Using artificial-intelligence, Internet giant Google is secretly developing a car that can drive itself, a development experts say could transform society as profoundly as the World Wide Web has.
Seven test cars of Google have driven 1,000 miles without human intervention and more than 140,000 miles with only occasional human control, New York Times reported.
The car project of Google uses artificial-intelligence software that can sense anything near the car and mimic the decisions made by a human driver.
The device atop the car produced a detailed map of the environment which was used to navigate safely.
One test car drove itself down Lombard Street in San Francisco, one of the steepest and curviest streets in the US. The only accident, engineers said, was when one Google car was rear-ended while stopped at a traffic light.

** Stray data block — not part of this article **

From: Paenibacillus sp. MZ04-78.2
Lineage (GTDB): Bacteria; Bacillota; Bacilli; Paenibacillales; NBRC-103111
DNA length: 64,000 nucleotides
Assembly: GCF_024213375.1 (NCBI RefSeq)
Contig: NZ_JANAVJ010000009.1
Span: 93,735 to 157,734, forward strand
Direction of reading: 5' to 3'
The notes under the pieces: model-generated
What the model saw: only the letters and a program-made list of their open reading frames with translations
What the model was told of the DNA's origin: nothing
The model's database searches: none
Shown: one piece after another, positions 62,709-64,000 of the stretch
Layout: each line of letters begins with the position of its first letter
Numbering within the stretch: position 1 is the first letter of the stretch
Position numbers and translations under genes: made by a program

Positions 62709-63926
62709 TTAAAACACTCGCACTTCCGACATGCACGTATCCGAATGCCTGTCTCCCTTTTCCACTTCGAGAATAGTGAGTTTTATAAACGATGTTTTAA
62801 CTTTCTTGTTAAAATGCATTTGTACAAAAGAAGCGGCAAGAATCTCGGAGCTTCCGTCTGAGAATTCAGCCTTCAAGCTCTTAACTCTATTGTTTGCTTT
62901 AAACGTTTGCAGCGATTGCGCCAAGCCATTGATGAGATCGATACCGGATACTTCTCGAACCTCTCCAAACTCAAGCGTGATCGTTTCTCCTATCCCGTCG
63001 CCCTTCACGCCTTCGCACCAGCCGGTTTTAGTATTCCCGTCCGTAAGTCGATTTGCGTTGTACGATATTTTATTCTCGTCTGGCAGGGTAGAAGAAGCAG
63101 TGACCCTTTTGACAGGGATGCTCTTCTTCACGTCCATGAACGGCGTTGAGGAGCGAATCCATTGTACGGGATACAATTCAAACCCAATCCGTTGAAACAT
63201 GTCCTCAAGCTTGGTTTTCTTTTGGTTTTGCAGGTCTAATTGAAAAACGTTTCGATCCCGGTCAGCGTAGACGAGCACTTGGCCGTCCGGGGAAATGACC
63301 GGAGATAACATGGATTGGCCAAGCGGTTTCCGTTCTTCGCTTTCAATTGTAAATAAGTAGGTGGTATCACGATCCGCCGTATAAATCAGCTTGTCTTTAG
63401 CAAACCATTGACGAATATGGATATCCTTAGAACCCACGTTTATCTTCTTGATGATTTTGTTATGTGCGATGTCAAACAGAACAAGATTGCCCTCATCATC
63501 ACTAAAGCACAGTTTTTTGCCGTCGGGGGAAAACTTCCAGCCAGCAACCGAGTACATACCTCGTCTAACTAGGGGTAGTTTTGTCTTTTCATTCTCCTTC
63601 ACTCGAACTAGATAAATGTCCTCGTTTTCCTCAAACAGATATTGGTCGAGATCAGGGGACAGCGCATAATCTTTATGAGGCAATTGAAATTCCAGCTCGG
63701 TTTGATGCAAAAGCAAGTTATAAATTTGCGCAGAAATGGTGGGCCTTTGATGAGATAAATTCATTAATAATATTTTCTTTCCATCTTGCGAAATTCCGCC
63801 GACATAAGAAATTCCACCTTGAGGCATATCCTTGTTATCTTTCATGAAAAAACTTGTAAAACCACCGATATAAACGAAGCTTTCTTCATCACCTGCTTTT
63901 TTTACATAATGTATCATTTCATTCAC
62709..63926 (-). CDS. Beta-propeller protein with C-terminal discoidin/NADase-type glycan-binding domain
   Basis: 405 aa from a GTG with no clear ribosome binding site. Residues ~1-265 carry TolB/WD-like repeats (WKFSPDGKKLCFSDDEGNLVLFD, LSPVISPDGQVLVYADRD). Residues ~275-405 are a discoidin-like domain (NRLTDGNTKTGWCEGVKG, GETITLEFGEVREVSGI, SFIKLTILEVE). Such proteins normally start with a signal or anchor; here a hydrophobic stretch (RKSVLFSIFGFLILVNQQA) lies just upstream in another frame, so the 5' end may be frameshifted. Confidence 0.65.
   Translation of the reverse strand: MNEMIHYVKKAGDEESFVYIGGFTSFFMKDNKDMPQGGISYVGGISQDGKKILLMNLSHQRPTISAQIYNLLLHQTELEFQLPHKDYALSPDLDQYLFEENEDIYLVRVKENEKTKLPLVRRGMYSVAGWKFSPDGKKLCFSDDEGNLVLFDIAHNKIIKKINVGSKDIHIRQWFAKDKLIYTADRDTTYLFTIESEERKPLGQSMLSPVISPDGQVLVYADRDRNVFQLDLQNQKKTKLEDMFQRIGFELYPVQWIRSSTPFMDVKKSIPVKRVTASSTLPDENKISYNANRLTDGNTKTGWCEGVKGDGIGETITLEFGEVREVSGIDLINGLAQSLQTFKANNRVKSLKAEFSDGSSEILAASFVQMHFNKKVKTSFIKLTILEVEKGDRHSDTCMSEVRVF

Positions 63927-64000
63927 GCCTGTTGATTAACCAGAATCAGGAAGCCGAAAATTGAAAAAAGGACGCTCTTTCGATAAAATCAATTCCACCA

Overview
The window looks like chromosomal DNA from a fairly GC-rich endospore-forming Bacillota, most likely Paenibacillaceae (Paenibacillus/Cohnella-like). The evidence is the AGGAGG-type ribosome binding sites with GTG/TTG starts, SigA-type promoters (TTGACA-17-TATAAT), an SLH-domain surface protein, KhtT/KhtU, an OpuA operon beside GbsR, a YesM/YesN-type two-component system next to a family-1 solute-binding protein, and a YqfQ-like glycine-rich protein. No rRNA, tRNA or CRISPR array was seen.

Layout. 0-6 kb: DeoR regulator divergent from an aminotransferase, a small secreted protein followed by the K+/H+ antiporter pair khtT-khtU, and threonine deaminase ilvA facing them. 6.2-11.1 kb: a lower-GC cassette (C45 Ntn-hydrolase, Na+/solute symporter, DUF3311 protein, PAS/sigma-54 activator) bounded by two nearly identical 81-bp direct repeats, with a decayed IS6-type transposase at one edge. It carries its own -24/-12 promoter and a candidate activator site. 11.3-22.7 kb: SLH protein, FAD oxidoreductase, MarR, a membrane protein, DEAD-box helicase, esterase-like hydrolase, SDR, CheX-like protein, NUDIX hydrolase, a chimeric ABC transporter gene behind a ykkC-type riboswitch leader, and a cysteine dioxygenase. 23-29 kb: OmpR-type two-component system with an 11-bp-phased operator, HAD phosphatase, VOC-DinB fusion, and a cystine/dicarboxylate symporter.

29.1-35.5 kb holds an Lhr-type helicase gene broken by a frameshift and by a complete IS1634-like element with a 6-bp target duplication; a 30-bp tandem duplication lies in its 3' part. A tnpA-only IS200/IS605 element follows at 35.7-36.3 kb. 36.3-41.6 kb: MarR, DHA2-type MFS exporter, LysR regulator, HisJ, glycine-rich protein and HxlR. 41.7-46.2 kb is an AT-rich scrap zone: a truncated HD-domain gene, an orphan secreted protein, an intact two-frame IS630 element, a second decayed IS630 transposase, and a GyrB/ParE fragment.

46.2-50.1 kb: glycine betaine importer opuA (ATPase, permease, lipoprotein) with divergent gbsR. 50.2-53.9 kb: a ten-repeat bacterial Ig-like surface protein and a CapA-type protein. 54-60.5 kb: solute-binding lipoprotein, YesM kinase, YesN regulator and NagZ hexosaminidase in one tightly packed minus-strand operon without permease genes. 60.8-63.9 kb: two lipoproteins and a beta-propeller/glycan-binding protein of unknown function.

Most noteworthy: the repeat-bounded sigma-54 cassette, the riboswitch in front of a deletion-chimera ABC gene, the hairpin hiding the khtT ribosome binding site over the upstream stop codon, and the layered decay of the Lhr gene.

Autonomous cars are years from mass production, but technologists who have long dreamed of them believe that they can transform society as profoundly as the Internet has.
Robot drivers react faster than humans, have 360-degree perception and do not get distracted, sleepy or intoxicated, the engineers argue.
They say the technology could double the capacity of roads by allowing cars to drive more safely while closer together. Because the robot cars would eventually be less likely to crash, they could be built lighter, reducing fuel consumption.
The car can be programmed for different driving personalities — from cautious, in which it is more likely to yield to another car, to aggressive, where it is more likely to go first.
The project is the brainchild of Sebastian Thrun, the 43-year-old director of the Stanford Artificial Intelligence Laboratory, a Google engineer and the co-inventor of the Street View mapping service.
Besides the team of 15 engineers working on the current project, Google hired more than a dozen people, each with a spotless driving record, to sit in the driver's seat, paying $15 an hour or more. Google is using six Priuses and an Audi TT in the project.
The Google researchers said the company did not yet have a clear plan to create a business from the experiments.